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San Antonio Spurs Hire NBA’s First Full-Time Female Assistant Coach

Seattle Storm v San Antonio Stars

Yesterday, the San Antonio Spurs became the first NBA team to hire a woman as a full-time assistant coach:

On Tuesday, the San Antonio Spurs announced the hire of Becky Hammon as an assistant coach, making her the NBA’s first full-time female coach. The 37-year-old will become the second woman to serve on the league’s coaching staff, following Lisa Boyer, who was a part-time assistant coach for the Cleveland Cavaliers in the 2001 season. Hammon’s role is a paid position, while Boyer served as an unpaid volunteer for the Cavaliers.

“It’s a tremendous honor,” said Hammon at a news conference from the Spurs facility. “But I think the bigger point is I’m getting hired because I’m capable because of my basketball IQ and stuff that they’ve seen in me personally.”

Hammon, who played for the San Antonio Silver Stars franchise, was named in July 2011 as one of the WNBA’s top 15 players in league history, and she is a six-time All-Star player in the league. Hammon is the Stars’ all-time leader in assists with 1,112, and ranks second in points for the league with 3,442. She also played for Russia in the 2008 and 2012 Olympics. Hammon announced on July 23 that she would retire this month from the WNBA after 16 seasons.

She worked with Spurs in an unofficial role this past year, coaching players and leading team meetings and tape review sessions.

“Having observed her working with our team this past season, I’m confident her basketball IQ, work ethic and interpersonal skills will be a great benefit to the Spurs,” said Spurs Head Coach Gregg Popovich.

The Spurs’ announcement is not the only high-profile female hire the NBA has made this summer. Just last week, Michele Roberts became the National Basketball Players Association’s first female executive director. “We’re thrilled the players selected Michele Roberts as #NBPA Executive Director! Congrats to our players & exec comm for a historic choice,” the association tweeted.

The Los Angeles Clippers also named its video coordinator Natalie Nakase as an assistant coach for the team’s summer league games in Las Vegas. Speaking from the bench, where she was the only female assistant coach, Nakase told msnbc that “it’s definitely an honor that people are noticing [Hammon], or even announcing it … that [she] could be the league’s first female coach.”

Nakase added, “My mom told me I should be a Clippers’ spirit girl, but, for me, it was always all just about basketball.”

She referenced Nancy Lieberman when asked if she knew of another woman striving to coach in the NBA. In 2010, Lieberman became the first female professional head coach of a men’s sport. She coaches the Texas Legends, the NBA Development League affiliate of the Dallas Mavericks.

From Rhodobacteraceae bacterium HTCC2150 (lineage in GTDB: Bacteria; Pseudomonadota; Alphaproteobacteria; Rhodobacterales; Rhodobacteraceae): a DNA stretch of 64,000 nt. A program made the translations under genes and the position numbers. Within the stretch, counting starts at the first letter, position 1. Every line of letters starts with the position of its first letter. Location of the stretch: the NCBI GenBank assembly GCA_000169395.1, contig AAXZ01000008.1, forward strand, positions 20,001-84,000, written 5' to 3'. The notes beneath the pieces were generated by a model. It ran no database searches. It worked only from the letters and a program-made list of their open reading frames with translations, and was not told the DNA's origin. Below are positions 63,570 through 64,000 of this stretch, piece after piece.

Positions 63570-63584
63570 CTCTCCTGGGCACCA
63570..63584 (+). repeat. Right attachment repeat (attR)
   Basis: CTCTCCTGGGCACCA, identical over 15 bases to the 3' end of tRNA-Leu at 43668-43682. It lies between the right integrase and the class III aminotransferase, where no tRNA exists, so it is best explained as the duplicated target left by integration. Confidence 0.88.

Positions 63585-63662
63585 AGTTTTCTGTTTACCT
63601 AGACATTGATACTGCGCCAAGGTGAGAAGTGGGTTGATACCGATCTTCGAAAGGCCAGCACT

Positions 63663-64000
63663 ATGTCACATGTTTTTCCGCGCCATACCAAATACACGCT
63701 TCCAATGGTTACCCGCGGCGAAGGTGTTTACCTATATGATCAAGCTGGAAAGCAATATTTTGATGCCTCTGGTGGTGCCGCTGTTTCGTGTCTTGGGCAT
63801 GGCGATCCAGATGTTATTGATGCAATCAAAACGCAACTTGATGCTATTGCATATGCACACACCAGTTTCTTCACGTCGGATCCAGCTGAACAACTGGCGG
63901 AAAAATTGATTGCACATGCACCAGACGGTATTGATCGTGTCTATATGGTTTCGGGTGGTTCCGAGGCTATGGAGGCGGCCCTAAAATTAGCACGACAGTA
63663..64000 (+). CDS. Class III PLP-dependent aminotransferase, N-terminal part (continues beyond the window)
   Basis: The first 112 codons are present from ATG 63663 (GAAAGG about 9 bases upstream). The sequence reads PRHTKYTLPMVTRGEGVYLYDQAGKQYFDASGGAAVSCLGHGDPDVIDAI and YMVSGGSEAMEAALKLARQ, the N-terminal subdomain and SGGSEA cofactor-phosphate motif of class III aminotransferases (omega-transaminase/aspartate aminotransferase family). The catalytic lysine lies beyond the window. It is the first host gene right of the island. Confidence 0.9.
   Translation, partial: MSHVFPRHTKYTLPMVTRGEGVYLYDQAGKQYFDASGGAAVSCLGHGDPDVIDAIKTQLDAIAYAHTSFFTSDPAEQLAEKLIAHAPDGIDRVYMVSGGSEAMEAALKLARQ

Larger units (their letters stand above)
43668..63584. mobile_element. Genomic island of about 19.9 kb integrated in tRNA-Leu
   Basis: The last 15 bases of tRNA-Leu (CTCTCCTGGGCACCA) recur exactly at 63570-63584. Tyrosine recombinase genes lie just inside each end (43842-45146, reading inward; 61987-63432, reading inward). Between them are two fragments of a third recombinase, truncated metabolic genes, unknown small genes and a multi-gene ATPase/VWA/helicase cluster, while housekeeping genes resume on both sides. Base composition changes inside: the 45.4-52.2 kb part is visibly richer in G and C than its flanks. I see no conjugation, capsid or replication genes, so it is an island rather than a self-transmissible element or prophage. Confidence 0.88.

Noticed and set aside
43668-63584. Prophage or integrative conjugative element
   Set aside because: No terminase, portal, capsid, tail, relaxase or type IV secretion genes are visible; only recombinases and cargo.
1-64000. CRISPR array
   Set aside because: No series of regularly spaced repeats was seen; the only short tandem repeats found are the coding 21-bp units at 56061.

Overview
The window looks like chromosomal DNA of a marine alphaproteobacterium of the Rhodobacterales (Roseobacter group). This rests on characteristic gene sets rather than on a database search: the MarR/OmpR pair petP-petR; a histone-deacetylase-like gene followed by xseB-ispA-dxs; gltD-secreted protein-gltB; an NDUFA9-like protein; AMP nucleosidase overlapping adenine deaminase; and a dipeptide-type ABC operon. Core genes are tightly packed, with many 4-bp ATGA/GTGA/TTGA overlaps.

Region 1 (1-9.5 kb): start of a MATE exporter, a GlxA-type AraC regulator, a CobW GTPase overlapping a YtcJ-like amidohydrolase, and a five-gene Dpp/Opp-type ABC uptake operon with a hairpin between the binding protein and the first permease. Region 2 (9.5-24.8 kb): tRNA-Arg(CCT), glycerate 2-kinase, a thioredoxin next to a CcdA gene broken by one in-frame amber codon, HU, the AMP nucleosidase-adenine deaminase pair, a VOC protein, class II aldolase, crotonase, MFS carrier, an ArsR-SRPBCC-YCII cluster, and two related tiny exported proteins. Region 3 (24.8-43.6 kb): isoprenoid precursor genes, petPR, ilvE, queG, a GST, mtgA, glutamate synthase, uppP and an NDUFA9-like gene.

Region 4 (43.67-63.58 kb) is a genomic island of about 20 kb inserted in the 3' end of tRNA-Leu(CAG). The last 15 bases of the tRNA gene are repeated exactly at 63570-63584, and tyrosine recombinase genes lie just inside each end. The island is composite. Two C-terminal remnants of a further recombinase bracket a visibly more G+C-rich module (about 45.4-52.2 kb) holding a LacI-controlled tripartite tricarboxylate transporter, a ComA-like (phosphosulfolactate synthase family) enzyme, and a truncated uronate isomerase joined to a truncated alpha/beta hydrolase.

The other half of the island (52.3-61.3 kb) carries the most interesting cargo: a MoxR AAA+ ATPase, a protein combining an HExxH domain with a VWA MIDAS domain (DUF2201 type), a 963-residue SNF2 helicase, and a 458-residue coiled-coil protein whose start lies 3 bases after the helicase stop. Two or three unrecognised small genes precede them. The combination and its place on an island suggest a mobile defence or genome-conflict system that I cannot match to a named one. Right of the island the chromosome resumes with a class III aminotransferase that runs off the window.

Hammon is not the first woman to have a coaching role with an NBA team, but she is the first to be an official member of the coaching staff.  More than ten years ago, during the 2001 season, Lisa Boyer had an informal unpaid role with the Cleveland Cavaliers. That makes Hammon the first real female coach in the league. Whether it leads to a female head coach some day remains to be seen, but there’s no reason to think that it couldn’t happen. There’s no reason, for example, that someone on the level of a Pat Summitt, who led the Tennessse Lady Vols from 1974 to 2012, and won eight NCAA championships and sixteen SEC championships, could not succeed as a coach in the NBA.

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About Doug Mataconis
Doug holds a B.A. in Political Science from Rutgers University and J.D. from George Mason University School of Law. He joined the staff of OTB in May, 2010 and also writes at Below The Beltway. Follow Doug on Twitter | Facebook

Comments

  1. Franklin says:

    The NBA, for various reasons, is much better at promoting women and women’s sports than the other major sports leagues, as detailed in this article: link.

    Anyway, good for the Spurs and good for Hammon. It will be interesting to see how the players react on the court. Oh, they’ll be trained to say the right things off the court. But fairly or unfairly, I just have this stereotype of highly competitive male athletes that they might not be able to handle this. We’ll see. Or maybe it won’t be such a big deal to them because she’s “just” an assistant coach.

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  2. Gromitt Gunn says:

    @Franklin: In a lot of organizations, I’d agree that it could be an issue, but not with the Spurs. They have an outstanding degree of team discipline.

    Like or Dislike: Thumb up 3 Thumb down 0

  3. Franklin says:

    @Gromitt Gunn: That’s a good point. If you had to pick an NBA team where it might work, the one with Duncan, Ginobli, and Parker (and possibly most important: Coach Popovich) would probably be the best bet. Even though I don’t watch a lot of basketball, those guys seem more ‘professional’ than some other NBA characters.

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  4. dazedandconfused says:

    It’s actually more for what some would call the “unprofessional” ones. Having an older woman who is not viewed as an object of sexual competition between any of the members of the “tribe” present causes a lot of the young men within it to “mind their manners” with each other. Just having her around can ameliorate some ball-busting and general dick waving between “the guys”.

    On instruction, they tend think a bit more before arguing with a woman than they would a man of her or especially of their age. Many of them are away from Mom for the first time of their lives these days, although a lot of them did…sort of…attend a college for a maybe year or two, they are still very young men.

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